Because it’s the only type of travelling you’ll be doing for a while.
There is a time and place for travel listicles and round-ups. When you’re planning your trip to London or Florence, listicles that rank the best dining experiences can come in handy for your meal itineraries. Same for round-ups of the best hotels to book or the best landmarks to see. But great travel writing goes beyond that.
Great travel writing will open your eyes, expand your perspectives, teach but not lecture, enlighten and transport. Though much of the world may be off-limits now, we can still use our imaginations to travel to far-flung places through the power of a beautifully crafted sentence and a biting sense of humor, thanks to these travel books.
Here are a few classic and new travel book ideas for your reading and armchair travelling pleasure this weekend.
This article is published via AFP Relaxnews.
Jump To / Table of Contents
One of the great classics of American travel writing, “The Great Railway Bazaar” takes readers on an odyssey throughout Asia aboard some of the most fabled trains in the world: the Orient Express, the Mandalay Express and the Trans-Siberian Express. First published in 1975, the book is part travelogue, part literature, with events and descriptions embellished in Theroux’s signature humour and novelistic flair.
After living in the UK for 20 years, travel writer Bill Bryson returned to the US in his 60s, and decided on a whim to tackle the 2,000-mile Appalachian Trail, the world’s longest continuous footpath that crosses through 14 states from Georgia to Maine. What ensues is a travelogue written in Bryson’s classic “riotously funny” LOL style, that recounts his five-month journey with his friend Stephen Katz hiking through some of the most striking landscapes in America. If the premise sounds familiar, that’s because the book was adapted into a film starring Robert Redford as Bryson in 2015.
This one’s for both the single ladies and the married ladies who are nostalgic for the days when they were single ladies. From a sitcom writer whose credits include hits like “That ’70s Show,” “How I Met Your Mother,” and “Chuck,” the memoir takes readers along on the author’s escapades and “vacationships” abroad with Israeli bartenders, Finnish poker players and sexy Bedouins. For both singletons and married women, the book allows readers to live vicariously through the carefree career woman and her exploits around the world.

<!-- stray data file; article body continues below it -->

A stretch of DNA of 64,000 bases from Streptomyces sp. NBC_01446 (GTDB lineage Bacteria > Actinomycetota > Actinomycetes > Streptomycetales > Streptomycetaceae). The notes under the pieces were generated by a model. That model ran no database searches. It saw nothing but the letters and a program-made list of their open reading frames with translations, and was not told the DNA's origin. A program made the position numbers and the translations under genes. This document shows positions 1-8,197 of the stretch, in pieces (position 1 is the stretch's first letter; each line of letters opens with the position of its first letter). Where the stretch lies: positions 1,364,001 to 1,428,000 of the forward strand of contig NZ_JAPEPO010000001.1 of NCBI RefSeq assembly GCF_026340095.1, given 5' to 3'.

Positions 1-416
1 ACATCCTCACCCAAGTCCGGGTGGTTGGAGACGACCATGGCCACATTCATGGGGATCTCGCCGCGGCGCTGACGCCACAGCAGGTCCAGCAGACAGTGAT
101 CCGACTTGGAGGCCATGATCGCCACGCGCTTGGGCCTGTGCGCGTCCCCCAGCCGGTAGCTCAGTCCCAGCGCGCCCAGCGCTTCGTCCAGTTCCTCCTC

If ever we needed some feel-good vibes, it’s now. “The Kindness of Strangers,” curates 26 inspiring stories from esteemed writers including Dave Eggers, Simon Winchester, Tim Cahill and Jan Marris, that explore human connections forged through the experience of travel. It even got a shout-out from the Dalai Lama, who said: “I greatly appreciate the theme of this book that gathers stories of kindness received when it was most needed and perhaps least expected. I am sure they will inspire everyone who reads them, encouraging each of us to take whatever opportunities arise to be kind to others in turn.”
This annual compendium collects the best travel writing essays published every year, offering readers a diverse range of voices, destinations and perspectives of the travel world. The 2019 edition is a collection of the most poignant and compelling stories published in prestigious and leading travel outfits that include “Travel + Leisure,” National Geographic Traveler,” “The New York Times Magazine” and “Outside.”